If you’ve ever lived without a dishwasher, you know what a time-saver that appliance can be. But it’s not always as simple as load dishes, add soap, push button.
If you mess up loading and running your dishwasher — and it can be done — you may just end up having to run another load, which is a waste of time and water.
The next time you need to load and run your dishwasher, give a thought to these common dishwasher mistakes.
Your parents may have ordered you to pre-rinse dishes before putting them in the dishwasher. But Chris Doscher, a representative from the Association of Home Appliance Manufacturers, tells Money Talks News there is generally no need to pre-rinse dishes.
Pre-rinsing dishes can use up to 20 gallons of water — and this is before the dishwasher is ever turned on. And it’s not necessary — modern dishwashers can deal with the mess. It’s literally their only job.
2. Forgetting to scrape
Don’t pre-rinse, but do scrape. You don’t need water for this — just use a fork and slide any leftover food off your plates and into your trash or compost bin. (If you feel tempted to rinse afterward, see tip No. 1.) By scraping but skipping the pre-rinse, “you’ll save water and your dishes will be just as clean,” Doscher says.
3. Disorganized loading
“Incorrect loading can interfere with cleaning,” Doscher says.
He recommends putting lighter items, such as bowls, on the top rack, and heavier ones, like pots and pans, on the bottom. Bowls, of course, should be angled so as not to collect water during the cycle.
Some might worry that placing pots and pans on the bottom rack will block water from reaching the top rack. But Doscher notes that many dishwashers have more than one spray arm: one below the top rack, and one at the bottom of the appliance. If you’re unsure whether you have this type of dishwasher, you can also place large cookware on the bottom rack but at an angle.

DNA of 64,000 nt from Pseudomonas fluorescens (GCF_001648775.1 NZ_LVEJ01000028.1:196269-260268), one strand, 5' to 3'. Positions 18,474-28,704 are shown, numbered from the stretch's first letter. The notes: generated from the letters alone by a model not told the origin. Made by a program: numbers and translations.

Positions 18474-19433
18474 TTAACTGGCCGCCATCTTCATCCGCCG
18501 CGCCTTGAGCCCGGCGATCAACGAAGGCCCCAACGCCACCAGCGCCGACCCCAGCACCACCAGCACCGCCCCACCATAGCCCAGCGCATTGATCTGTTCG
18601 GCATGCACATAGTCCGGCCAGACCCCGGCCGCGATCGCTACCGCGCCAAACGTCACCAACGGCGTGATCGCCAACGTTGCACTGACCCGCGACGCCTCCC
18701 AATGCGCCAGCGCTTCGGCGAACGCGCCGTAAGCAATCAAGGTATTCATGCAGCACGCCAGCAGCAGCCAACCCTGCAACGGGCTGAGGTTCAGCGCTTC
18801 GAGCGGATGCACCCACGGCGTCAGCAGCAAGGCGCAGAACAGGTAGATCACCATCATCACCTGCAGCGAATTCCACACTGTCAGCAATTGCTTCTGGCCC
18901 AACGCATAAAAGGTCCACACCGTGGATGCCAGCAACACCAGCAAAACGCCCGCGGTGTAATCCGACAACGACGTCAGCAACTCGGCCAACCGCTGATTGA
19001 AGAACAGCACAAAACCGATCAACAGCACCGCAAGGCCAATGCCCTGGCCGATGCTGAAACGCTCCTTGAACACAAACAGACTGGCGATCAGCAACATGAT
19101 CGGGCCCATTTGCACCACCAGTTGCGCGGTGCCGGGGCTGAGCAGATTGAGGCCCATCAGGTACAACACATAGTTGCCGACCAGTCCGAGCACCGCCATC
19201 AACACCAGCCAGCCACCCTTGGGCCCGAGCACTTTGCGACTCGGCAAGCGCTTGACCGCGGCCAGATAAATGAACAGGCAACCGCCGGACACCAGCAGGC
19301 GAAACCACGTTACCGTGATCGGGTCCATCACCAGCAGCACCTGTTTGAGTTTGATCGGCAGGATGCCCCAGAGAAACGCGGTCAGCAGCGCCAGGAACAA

If your concern is that pots and pans on the bottom rack might obstruct dishwasher spray arms, try tapping the arms before starting your dishwasher. If they spin freely, they’re not obstructed.
4. Placing drinking glasses over rack tines
It’s tempting to hook your drinking glasses over the tines — the slender, projecting points of a dishwasher rack. But Doscher says to avoid this. Put glasses on the top rack, between — not over — the rows of rack tines.
“Putting them over the tines can sometimes result in spotting or stress on the glass,” Doscher says.
5. Sorting forks with forks, spoons with spoons
Silverware should be placed in the dishwasher’s flatware basket, of course. But it’s easy to get into the habit of placing all spoons together, all forks together, and so on, so when they’re clean, you can just grab a big handful and put them all away together. Doscher advises against this.
“Don’t put all of the silverware of the same type in the same areas of the basket,” he says. “That’s particularly true for spoons. If spoons are too close, they can block one another from getting clean.”
6. Putting knives in blade-up
Be sure to put knives in the basket with the blade down, so whoever unloads the dishes doesn’t reach in and cut himself.
Thanksgiving dinner is over, and you really want to shove all the dirty dishes in the dishwasher and reclaim some counter space. Resist this, and don’t stuff the dishwasher too full.
“Overloading is tempting, but it isn’t a good idea,” Doscher says. “Extra dishes can block jets of water or even stop spray arms from spinning, and you may find you have to do the dishes again afterward. Put the dishes that can’t fit aside for the next cycle.”
8. Never cleaning the filter
Your dishwasher likely has a filter located below the bottom dish rack. That filter can get jammed up with pieces of food, and Doscher warns this may affect your dishwasher’s performance and might cause unwanted odor.
He recommends cleaning the filter every week or two or checking your dishwasher manual for specific guidance for your dishwasher model.
9. Not adjusting your dishwasher cycle
Your dishwasher may offer a number of cycle choices. Read your manual — likely available online somewhere if you’ve thrown out the paper version — and get to know your options.
Doscher notes that some dishwashers offer a half-rack or half-load feature that’s made for smaller loads of dishes. If you tend to run your dishwasher when it’s only partially full, adjust your cycle to this choice, if you have it.
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